real estate email marketing

Ever since I started blogging about real estate marketing, I’ve gotten into the habit of obsessively studying all property billboards, emails, and online ads that come my way.

So while the normal reaction to a real estate ad is a yawn – when I spot one, I get all chatty and excited about pressing issues such as the abuse of the word ‘luxury’ in property descriptions.

Now, the one thing I feel most strongly about, is how tragically often real estate companies commit an obvious sin in their real estate email marketing campaigns.

Wondering what I’m talking about? Take a look at some of the property mails that have recently landed in my inbox :-

real estate email marketing 1

real estate email marketing

real estate email marketing

Q : What’s the one word that your mind screams as you scroll along these?

A : SPAM!

These emails have the S-word written all over them in big, bold and capital letters. They’re talking like ads – old-school, shot-in-the-dark, unsolicited ads that no one likes.  They’re being impersonal in a very personal space (your inbox), and that’s their biggest mistake.

Imagine a sales person belting out ‘HURRY! GRAB OUR PROPERTY AT 20% OFF! ONLY 2 UNITS LEFT!’ the moment you open the door for him. I’m pretty sure you’ll bang the door shut the next moment!

This is exactly how you’re making your prospect feel when you land up in their inbox and scream ‘buy from me’ right away.

Instead, you can make your emails a lot more welcome and a lot less likely to die unopened in Spam, by personalizing them.

So if you’re planning to send an email like this :- real estate email marketing

You can greatly improve it by personalizing it, like this:-

real estate email marketing

Here’s why the second email works better :-

import export business  It greets the prospect by name

import export business  It speaks to the prospect in first-person (that is, uses ‘I’ instead of ‘we’)

import export business  It uses words like ‘handpicked’ to sound like a 1-on-1 conversation instead of an announcement.

import export business  It is customized to be relevant to the prospect (by showcasing property listings in the prospect’s preferred location within the city).

import export business  It goes an extra mile to help the prospect (by suggesting property listings in areas close to the prospect’s preferred location)

import export business  It asks the prospect to reach out to the sender of the email for more assistance, instead of giving a faceless call-center number.

A good salesperson is warm, friendly and helps prospects solve their problems using his product. A bad salesperson, on the other hand, delivers memorized lines about his product’s benefits at every opportunity.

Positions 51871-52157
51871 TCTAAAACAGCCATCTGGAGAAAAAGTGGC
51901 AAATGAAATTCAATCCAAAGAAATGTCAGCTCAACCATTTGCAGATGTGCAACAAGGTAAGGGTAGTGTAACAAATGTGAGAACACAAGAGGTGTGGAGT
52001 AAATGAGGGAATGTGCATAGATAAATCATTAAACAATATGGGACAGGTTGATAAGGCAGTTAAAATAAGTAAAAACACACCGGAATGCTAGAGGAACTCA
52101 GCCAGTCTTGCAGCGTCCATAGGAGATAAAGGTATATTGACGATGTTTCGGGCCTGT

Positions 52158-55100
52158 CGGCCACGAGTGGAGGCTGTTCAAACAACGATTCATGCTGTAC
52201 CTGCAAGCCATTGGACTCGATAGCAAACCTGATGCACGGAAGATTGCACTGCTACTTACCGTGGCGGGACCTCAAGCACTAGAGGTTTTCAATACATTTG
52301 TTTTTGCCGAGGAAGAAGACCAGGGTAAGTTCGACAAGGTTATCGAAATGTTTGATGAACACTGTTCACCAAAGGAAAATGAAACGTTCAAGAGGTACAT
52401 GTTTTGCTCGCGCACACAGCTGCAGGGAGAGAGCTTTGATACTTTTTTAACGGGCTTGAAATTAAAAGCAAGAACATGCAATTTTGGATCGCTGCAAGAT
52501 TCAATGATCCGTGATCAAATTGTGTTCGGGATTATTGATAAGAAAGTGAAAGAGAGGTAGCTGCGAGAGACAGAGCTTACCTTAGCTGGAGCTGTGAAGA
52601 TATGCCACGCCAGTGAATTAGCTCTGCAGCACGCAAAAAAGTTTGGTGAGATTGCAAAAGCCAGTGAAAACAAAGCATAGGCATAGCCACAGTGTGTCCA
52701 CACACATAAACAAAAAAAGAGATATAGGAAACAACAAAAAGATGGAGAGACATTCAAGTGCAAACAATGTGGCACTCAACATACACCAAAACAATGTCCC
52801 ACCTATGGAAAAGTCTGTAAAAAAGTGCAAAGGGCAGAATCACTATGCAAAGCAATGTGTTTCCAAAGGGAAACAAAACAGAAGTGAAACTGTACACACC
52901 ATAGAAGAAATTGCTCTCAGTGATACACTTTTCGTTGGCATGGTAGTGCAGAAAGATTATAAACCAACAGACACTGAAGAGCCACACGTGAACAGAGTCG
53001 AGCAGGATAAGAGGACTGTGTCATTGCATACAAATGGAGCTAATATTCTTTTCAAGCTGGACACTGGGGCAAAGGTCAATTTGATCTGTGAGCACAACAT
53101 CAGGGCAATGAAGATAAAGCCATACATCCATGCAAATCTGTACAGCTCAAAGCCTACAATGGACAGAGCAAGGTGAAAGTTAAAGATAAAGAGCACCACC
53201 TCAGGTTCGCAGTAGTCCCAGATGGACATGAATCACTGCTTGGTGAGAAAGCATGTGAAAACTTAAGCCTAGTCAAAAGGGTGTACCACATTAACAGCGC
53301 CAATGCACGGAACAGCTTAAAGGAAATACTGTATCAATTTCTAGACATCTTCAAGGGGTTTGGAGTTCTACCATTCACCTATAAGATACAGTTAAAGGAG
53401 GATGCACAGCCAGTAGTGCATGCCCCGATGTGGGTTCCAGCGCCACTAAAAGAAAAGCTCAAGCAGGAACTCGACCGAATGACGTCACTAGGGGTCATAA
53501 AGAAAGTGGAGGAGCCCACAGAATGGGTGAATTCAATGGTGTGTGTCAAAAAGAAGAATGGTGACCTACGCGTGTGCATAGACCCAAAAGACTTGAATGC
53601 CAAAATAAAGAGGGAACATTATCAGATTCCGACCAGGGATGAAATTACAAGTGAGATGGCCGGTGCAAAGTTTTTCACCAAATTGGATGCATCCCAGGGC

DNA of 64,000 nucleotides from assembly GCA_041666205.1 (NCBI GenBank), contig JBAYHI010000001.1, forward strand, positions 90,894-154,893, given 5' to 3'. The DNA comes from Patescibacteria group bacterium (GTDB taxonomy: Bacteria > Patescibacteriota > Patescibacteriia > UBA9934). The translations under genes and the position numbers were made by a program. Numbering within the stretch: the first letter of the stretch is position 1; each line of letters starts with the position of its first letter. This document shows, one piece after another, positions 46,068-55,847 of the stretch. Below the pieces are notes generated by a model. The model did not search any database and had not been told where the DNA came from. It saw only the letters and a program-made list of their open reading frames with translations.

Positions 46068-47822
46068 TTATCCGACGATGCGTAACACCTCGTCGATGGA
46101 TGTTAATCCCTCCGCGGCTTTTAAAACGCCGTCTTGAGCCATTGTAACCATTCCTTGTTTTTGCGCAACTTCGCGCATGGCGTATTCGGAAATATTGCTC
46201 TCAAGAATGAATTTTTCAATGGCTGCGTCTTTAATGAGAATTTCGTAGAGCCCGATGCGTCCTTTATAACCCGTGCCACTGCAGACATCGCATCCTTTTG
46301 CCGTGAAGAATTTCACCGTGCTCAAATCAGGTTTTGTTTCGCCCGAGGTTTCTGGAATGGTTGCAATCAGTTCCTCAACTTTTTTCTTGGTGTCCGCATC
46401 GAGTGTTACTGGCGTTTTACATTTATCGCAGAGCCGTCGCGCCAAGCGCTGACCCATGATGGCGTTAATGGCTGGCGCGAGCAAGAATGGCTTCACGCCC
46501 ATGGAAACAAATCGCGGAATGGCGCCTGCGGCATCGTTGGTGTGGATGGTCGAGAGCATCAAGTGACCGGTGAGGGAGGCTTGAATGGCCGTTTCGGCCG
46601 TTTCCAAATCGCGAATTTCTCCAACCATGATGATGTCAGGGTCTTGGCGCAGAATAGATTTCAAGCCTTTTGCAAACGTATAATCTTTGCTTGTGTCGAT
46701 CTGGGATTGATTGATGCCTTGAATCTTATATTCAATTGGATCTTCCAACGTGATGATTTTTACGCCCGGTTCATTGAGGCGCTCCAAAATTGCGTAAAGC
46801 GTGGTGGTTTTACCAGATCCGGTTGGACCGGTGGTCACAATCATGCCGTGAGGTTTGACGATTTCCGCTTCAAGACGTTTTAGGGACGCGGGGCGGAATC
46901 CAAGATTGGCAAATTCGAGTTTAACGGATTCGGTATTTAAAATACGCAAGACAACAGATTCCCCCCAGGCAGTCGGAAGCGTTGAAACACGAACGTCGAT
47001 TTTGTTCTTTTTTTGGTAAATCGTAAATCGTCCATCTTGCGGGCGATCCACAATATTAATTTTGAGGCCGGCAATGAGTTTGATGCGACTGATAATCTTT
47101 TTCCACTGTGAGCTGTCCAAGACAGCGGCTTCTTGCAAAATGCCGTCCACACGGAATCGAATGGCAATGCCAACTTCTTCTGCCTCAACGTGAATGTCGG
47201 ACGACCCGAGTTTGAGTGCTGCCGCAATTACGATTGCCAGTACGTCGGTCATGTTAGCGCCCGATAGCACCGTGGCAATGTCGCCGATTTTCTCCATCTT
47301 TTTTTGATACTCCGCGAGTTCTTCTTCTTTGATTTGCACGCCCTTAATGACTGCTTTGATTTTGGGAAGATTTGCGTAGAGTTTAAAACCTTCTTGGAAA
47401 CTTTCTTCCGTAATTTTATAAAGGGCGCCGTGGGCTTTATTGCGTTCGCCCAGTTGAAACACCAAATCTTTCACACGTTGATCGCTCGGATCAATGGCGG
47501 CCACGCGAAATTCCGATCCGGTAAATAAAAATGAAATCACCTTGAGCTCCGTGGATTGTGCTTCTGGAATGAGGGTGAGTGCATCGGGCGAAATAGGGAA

Your email is nothing but an online salesperson – so make sure it’s a good one :-)

A large IT services company had invited me for a consulting session a few weeks ago.

We just cannot generate enough business, they complained. No matter how hard we try, we can’t seem to move the needle. We even hired 20 more marketing executives – but it makes no difference!

I giggled and asked them to tell me more about their current marketing activities.

We do social media marketing. We do SEO, and we’ve built a large website with over 400 pages at the recommendation of our SEO specialist. We send mailers to our prospects.

Sure, but how many inbound marketing specialists do you have?

We have 3 content writers. They create content for our corporate blog and for LinkedIn Pulse.

That’s exactly what the problem is: this is not inbound marketing!

What is inbound marketing?

Inbound marketing is about taking a consultative, problem-solving approach with your prospects. It is not about hiring content writers and getting them to write blog posts.

Most companies that I’ve worked with, face the same set of problems. They boast about their services on their websites and blogs. Rarely do they speak about the customer’s problems. For example, a typical IT Services website is cluttered with the different IT services they offer – iOS development, Titanium development, PhoneGap development, Martian development! But that’s not what it is. Rather, it’s about solving your customer’s problems.

How are businesses using inbound marketing?

Instead of providing value to users, companies use their online presence for self-promotion. Because they neglect the concept of buyer’s journey.

Most companies strive to look the best they can to prospects that have already reached the ‘Decision’ stage in the Buyer’s journey and are actively searching for products.

But when you let a person move up the strenuous buyer’s journey all by himself, and reach out to him only at the Decision stage, you are just one of the many options available to him! No previous rapport has been built.

As a result, you lose out on a huge chunk of prospects that you could have won if you had addressed the prospects earlier in the buyer’s journey, say in the ‘Awareness Stage’ itself.

How should it be used instead?

Companies should target prospects in the awareness stage.

Prospects in the awareness stage are largely ignorant and face a problem, that should be solved ideally by you.

This is where savvy companies win the game. They do not wait for prospects to come, knock on their website, and submit a form to try your product. They talk about customer problems and how they can solve them, instead of simply focusing on their own services. In fact, they avoid talking about their offerings until the prospect has developed confidence in their brand through high-value content.